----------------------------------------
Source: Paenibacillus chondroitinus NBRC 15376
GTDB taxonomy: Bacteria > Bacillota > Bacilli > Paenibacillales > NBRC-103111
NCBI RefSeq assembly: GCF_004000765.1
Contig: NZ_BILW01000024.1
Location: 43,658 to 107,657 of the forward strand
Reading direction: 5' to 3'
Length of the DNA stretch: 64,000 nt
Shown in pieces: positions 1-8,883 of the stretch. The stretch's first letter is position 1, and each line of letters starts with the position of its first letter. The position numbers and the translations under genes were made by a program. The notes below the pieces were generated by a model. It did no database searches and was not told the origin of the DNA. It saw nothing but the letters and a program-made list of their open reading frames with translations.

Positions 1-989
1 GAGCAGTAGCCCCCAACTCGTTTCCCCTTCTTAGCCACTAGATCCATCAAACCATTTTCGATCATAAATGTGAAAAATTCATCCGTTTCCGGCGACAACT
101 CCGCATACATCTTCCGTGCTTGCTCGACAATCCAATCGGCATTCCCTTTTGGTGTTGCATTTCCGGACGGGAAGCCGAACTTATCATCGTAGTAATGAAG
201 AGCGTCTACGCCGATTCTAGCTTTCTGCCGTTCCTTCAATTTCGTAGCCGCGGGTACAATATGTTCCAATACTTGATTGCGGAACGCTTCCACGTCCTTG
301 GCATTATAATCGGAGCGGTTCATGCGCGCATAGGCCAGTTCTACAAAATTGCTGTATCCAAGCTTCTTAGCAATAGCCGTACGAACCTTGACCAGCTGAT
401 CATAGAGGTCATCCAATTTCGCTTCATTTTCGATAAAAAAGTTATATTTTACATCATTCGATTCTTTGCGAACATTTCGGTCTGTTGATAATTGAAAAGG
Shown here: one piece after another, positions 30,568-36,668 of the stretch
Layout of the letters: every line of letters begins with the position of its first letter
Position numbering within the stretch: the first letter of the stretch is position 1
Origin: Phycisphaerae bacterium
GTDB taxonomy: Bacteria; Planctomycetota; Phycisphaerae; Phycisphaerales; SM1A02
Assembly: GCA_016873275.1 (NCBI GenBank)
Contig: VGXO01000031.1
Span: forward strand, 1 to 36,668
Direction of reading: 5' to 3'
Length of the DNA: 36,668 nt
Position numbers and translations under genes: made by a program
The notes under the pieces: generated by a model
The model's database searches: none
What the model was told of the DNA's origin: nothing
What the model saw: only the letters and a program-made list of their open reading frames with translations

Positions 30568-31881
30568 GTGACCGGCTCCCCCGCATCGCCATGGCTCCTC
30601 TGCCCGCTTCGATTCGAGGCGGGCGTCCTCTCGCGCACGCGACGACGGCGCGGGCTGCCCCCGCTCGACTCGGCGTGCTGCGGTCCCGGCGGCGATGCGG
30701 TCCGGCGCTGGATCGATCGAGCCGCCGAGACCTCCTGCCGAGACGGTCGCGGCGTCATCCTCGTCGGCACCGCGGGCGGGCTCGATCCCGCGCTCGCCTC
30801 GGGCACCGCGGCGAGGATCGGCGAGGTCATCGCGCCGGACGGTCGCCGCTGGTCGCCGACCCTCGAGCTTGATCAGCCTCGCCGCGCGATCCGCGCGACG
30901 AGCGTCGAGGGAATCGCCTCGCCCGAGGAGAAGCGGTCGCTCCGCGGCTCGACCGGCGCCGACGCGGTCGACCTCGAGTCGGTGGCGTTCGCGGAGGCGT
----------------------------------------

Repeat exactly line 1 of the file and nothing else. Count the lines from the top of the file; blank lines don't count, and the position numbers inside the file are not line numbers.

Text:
Source: Paenibacillus chondroitinus NBRC 15376